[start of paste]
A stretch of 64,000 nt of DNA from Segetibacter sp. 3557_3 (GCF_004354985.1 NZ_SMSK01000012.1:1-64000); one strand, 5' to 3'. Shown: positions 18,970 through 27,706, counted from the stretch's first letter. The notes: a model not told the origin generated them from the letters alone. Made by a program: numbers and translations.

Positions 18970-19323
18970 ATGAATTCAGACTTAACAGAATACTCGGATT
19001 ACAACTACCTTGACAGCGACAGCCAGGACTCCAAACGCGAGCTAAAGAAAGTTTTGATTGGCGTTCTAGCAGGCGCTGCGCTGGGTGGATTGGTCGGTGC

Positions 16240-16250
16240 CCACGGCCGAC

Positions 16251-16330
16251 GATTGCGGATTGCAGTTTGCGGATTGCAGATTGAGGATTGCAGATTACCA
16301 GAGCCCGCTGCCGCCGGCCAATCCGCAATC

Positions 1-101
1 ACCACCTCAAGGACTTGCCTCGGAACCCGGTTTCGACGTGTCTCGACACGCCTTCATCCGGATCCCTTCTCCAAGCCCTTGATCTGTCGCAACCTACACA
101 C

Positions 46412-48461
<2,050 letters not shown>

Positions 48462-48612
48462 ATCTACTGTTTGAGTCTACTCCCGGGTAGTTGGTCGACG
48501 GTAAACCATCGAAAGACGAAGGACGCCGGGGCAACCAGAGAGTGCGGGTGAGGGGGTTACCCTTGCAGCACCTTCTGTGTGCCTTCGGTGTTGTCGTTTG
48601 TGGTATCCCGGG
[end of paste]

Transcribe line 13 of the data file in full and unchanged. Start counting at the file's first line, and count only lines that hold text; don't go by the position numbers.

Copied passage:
Positions 46412-48461